A Wa official said Wa leaders see the KIA’s attack on Burmese troops as an appropriate response and said the Wa Army will help the KIA if the large numbers of Burmese troops take offensive action against the Kachin armed group.
Monday’s battle was the first time in the 17-year ceasefire period, the KIA attacked Burmese troops.
The intruders were from Infantry Battalion No. 15, based in Mohnyin. They entered the territory controlled by the KIA’s battalion 27, in Man Win Township, in Manmaw (Bhamo) district, bordering with Shan State.
The Burmese battalion commander, Lt-Col Yin Htwe, was killed and seven soldiers were wounded in the attack.
At least 16 KIA soldiers were shot dead by Burmese Army during the ceasefire period. However, the KIA did not respond militarily to the deaths.
The Wa force is a strong military ally of the KIA outside the recently formed alliance of armed ethnic groups known as the Federal Army and the Committee for Emergence of a Federal Union (CEFU). The alliance is calling for the restoration of a genuine federal union in Burma.
However, Wa leaders have been concerned the KIA would accept the dishonest offers for a political settlement made by the new Burmese government, which it says is still controlled by military leaders who are overseeing the formation of the parliamentary conference in the country’s capital Naypyitaw.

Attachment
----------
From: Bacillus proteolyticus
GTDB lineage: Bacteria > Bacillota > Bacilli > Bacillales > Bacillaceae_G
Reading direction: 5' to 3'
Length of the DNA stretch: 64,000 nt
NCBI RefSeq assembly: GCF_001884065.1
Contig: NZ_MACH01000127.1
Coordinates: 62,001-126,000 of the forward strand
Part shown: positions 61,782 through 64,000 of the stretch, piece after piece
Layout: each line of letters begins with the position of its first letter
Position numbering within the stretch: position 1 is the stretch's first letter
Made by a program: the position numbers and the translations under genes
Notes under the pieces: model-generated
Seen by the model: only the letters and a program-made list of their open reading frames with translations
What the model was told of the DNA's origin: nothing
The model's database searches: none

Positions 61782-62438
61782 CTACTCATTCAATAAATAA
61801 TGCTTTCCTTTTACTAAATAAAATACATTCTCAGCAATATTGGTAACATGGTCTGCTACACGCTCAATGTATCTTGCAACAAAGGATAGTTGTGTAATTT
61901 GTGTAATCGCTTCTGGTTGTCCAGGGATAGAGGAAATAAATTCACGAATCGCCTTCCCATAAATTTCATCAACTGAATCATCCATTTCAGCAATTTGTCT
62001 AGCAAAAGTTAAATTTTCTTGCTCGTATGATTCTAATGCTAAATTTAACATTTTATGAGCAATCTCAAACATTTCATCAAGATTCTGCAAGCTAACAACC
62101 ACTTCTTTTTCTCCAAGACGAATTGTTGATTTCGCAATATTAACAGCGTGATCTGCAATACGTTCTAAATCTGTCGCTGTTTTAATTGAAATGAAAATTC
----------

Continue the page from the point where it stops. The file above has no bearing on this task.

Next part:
Previously, the Wa were concerned the KIA would accept the junta’s proposal to transform into the Burma Army-controlled Border Guard Force (BGF) during negotiations from April 2009 to August 2010,
according to Wa leaders.
The major ethnic ceasefire armed groups--- KIA, UWSA, New Mon State Party (NMSP), Shan State Army-North (SSA-N) have all rejected the junta-proposed BGF.
Wa leaders say genuine political dialogue will not happen between ethnic armed groups and the new government, and war is inevitable because the former prime minister, General Thein Sein, took control of the office of president and Snr-Gen Than Shwe and Vice Snr-Gen Maung Aye, still control the military.
The Kachin Independence Organization (KIO) and its armed-wing, the KIA, have gained support from the Kachin people as well as it allies for its first military response to the Burmese troops.
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